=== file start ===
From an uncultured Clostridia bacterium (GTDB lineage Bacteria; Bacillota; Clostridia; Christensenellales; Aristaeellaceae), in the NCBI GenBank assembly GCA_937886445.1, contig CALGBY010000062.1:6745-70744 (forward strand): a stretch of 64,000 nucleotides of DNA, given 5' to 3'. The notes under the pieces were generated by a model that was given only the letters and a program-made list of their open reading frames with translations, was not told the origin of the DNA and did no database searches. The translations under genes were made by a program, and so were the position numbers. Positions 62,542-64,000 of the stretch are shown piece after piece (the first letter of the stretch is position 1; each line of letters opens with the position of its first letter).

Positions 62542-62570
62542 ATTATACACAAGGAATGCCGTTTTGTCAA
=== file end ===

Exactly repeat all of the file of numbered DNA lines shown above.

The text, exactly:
From an uncultured Clostridia bacterium (GTDB lineage Bacteria; Bacillota; Clostridia; Christensenellales; Aristaeellaceae), in the NCBI GenBank assembly GCA_937886445.1, contig CALGBY010000062.1:6745-70744 (forward strand): a stretch of 64,000 nucleotides of DNA, given 5' to 3'. The notes under the pieces were generated by a model that was given only the letters and a program-made list of their open reading frames with translations, was not told the origin of the DNA and did no database searches. The translations under genes were made by a program, and so were the position numbers. Positions 62,542-64,000 of the stretch are shown piece after piece (the first letter of the stretch is position 1; each line of letters opens with the position of its first letter).

Positions 62542-62570
62542 ATTATACACAAGGAATGCCGTTTTGTCAA